VIDEO: Why is California Beating Up Manufacturers?

The Golden State wants the parts and products, but not the process.


What is it about California?

It’s a beautiful state, has the biggest population in the US and is home some of the most innovative tech companies in the world.

Yet, for some reason, California politicians seem to hate manufacturing.

Take a look at this map from the National Association of Manufacturers.

Measured as the percentage of the state’s workforce that is involved in manufacturing, California is below average despite excellent engineering schools and a sizable aerospace sector.

Is it a statistical quirk? Unfortunately, no.

This graph from the California Manufacturers and Technology Association and Conway Site Selection Magazine shows the number of manufacturing investments per capita.

By that measure, California’s performance is dismal, ahead of only Maryland and Hawaii at one-tenth the national average.

This means that manufacturers are avoiding California when it comes to new plant investments. Even Oregon and Utah attract more investment per capita. And it’s not just about California failing to attract new investment; businesses are also leaving the state in droves.

This chart ranks businesses by type as they leave or downsize their California operations. Manufacturing is number one in this dishonorable role, by a wide margin, with over three times as many disinvestments as the next on the list, Pharmaceuticals.

A typical example is General Magnaplate Corporation. Last week, the company announced that it will be closing its Ventura facility after 36 years in operation and will serve West Coast customers directly from its Arlington, Texas and Linden, New Jersey plants.

That’s a long drive to the coast, but the engineering coatings company reported two compelling reasons for the facility closure: difficult business conditions created by the State of California and the settlement of a potential lawsuit threatened by the Environmental Defense Center (EDC) of Santa Barbara. The EDC claimed that General Magnaplate Corp. had violated the Clean Water Act, which the company vigorously denies.

General Magnaplate CEO Candida Aversenti cited increases in worker’s compensation costs and government regulation, as well as predatory citizen’s groups and law firms that “make their living entirely by preying on small businesses.” Aversenti notes that the firm’s Texas and New Jersey operations are flourishing because of business-friendly state and local environments.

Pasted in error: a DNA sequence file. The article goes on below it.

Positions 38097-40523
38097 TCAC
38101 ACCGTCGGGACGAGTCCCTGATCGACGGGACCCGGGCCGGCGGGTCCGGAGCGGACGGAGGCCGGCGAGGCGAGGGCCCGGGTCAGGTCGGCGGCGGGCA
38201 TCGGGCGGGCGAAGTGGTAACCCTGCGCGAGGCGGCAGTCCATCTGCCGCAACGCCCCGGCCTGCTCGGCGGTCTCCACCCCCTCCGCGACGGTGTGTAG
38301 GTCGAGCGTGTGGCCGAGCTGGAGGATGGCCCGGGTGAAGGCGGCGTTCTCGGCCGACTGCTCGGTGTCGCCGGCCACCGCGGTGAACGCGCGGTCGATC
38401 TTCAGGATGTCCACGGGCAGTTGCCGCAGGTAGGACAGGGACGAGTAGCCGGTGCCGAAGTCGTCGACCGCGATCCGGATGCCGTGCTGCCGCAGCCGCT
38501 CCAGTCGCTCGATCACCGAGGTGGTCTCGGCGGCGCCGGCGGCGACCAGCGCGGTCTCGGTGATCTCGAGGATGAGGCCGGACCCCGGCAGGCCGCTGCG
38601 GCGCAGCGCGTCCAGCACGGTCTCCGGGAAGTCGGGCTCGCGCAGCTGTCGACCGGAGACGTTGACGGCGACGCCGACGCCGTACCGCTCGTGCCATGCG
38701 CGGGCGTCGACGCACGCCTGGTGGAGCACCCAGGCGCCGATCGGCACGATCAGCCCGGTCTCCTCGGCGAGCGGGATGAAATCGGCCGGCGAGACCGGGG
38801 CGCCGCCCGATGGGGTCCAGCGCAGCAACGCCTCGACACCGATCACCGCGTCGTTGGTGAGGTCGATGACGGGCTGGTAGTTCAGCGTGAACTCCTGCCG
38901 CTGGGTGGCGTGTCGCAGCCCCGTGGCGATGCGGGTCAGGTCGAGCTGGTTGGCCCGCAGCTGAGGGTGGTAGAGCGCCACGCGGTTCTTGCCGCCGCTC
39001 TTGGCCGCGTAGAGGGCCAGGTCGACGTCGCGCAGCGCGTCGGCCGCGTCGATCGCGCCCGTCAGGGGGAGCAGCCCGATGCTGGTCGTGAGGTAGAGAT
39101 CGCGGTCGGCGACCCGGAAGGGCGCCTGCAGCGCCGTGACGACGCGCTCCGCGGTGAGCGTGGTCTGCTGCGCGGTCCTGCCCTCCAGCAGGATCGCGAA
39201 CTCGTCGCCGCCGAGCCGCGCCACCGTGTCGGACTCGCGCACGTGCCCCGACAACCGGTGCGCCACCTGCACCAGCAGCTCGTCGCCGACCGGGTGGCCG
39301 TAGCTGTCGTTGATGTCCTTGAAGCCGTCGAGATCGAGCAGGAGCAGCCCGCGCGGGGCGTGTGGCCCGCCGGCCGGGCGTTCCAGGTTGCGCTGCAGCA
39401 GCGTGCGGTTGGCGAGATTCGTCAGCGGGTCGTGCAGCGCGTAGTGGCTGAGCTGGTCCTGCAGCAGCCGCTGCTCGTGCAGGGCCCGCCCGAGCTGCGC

So, does California hate manufacturing?

In my opinion, the answer is “no,” but that’s not to say the Golden State isn’t culpable here. California is famously left wing, evolving a strangely hybrid form of politics where advanced, high level assembly businesses like airplane making and electric car building are welcome, as long as companies source the hard, dirty and necessary parts of the manufacturing equation from elsewhere.

California wants the parts, the semi-finished steel, aluminum, plastics and glass; just don’t smelt, refine or plate anything inside the state. It’s the ultimate “not-in-my-backyard” policy, where California cherry-picks the high profile, end user part of the manufacturing system and drives the true enablers of the high technology east or across the Pacific.

This situation also points out the insanity of differing environmental laws across the 50 states. You would think that the air and water should be equally clean for every American but, EPA or not, California operates by her own rules.

Maybe the future for California is in cellphone apps, computer operating systems and Cloud computing, but someone’s going to make fortunes in advanced manufacturing and employ a lot of people doing it. Too bad it won’t be the Golden State.

Written by

James Anderton

Jim Anderton is the Director of Content for Mr. Anderton was formerly editor of Canadian Metalworking Magazine and has contributed to a wide range of print and on-line publications, including Design Engineering, Canadian Plastics, Service Station and Garage Management, Autovision, and the National Post. He also brings prior industry experience in quality and part design for a Tier One automotive supplier.